And yet: I do not remember ever thinking about this game in the waking world. All of this was done in a dream state. Even though it is a bad game, it is not hilariously bad. It's just... not good. That seems pretty impressive for a game created entirely in a dream. As I woke today, I had the thought: Oh, I should pack this game to go with me when I meet Jon next weekend in Virginia. It took several minutes to realize that this is not a real game that exists in the real world.

Games such as these are just a set of rules. In my dream, I followed those rules. Was I not playing the game in my dreams, then? Not just playing a dream game, but the actual game itself. If, in the dream, I had computed 23*34, then wouldn't it be true to say that I had multiplied for real in the dream? In that same way, I think I was playing the real actual game in my dream; I wasn't just playing a dream game. How often does this happen? That a game would be designed and played in a dream, before ever being brought into reality?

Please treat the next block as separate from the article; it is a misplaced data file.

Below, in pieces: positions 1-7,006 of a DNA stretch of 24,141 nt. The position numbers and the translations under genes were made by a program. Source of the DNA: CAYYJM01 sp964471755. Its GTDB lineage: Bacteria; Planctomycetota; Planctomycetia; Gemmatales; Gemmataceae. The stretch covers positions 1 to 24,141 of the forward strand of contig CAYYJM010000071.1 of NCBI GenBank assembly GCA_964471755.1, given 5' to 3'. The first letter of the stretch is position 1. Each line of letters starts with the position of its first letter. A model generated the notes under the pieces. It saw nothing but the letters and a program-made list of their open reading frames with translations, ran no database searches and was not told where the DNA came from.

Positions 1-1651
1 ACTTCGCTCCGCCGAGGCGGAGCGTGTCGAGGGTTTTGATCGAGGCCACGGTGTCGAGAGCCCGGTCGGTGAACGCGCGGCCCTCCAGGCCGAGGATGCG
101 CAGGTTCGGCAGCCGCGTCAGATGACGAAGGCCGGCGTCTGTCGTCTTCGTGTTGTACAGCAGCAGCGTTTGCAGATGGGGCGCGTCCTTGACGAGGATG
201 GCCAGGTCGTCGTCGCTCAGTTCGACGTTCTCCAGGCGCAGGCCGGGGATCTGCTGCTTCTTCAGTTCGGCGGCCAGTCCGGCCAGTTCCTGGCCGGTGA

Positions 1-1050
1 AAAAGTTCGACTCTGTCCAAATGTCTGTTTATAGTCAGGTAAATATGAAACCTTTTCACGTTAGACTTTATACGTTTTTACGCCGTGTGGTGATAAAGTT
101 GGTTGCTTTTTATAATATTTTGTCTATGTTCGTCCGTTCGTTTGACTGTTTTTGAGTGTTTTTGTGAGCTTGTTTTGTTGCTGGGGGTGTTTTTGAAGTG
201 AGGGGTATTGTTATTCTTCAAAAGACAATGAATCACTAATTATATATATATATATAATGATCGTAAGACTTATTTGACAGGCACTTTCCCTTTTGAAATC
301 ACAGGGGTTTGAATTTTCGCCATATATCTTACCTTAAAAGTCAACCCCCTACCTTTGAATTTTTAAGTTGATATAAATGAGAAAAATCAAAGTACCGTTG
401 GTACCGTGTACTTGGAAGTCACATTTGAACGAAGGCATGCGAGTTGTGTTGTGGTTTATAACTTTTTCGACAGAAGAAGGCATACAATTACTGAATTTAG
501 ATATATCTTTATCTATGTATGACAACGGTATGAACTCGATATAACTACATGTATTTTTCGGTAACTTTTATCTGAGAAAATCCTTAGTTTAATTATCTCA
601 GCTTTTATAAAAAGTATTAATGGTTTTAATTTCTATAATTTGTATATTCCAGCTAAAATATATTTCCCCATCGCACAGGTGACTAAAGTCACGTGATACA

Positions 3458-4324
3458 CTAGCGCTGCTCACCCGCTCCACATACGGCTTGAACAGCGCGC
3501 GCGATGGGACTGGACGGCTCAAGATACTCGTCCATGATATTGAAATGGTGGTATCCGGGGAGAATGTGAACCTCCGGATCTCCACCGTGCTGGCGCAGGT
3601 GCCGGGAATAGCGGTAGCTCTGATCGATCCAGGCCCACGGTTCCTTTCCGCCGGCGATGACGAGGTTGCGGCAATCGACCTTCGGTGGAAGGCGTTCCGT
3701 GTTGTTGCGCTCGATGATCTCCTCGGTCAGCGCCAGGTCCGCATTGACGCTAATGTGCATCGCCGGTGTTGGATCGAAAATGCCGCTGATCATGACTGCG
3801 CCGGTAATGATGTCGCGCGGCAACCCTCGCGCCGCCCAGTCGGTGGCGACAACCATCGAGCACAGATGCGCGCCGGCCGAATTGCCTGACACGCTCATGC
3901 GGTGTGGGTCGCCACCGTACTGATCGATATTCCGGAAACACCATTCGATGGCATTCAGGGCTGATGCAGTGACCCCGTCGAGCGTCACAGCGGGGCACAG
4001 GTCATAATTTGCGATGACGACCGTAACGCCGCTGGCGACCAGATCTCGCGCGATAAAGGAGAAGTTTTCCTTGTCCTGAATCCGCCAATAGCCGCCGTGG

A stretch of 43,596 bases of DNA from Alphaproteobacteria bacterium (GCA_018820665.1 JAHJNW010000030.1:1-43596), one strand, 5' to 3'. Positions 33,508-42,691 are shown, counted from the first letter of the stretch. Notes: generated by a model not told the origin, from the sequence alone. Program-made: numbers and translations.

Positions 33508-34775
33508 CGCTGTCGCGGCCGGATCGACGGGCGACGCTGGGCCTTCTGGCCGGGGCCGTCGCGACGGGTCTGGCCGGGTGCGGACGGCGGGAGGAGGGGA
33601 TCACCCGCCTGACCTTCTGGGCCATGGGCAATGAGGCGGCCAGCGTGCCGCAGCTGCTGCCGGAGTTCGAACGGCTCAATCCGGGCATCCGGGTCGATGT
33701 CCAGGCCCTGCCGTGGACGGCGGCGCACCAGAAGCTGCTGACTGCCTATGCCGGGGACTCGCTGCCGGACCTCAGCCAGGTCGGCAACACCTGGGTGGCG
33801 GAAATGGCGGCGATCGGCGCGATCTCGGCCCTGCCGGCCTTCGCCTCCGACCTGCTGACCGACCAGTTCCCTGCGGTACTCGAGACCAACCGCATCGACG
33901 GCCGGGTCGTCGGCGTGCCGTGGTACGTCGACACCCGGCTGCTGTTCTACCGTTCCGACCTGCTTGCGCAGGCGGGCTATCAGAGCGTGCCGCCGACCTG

I suspect it happens often. How many times have I heard of people getting inspiration from dreams on complex ideas.... The recreational math I do is simple enough to solve in the waking world; perhaps if I attempted harder puzzles I could leverage my dreams to attack them. Others seem to be able to do this, even if they aren't able to do lucid dreaming. I wonder what kind of problems work well in dreams, given that rules can be broken there. Is there some way I can repurpose my dreams to accomplish work that would be relevant in my waking life?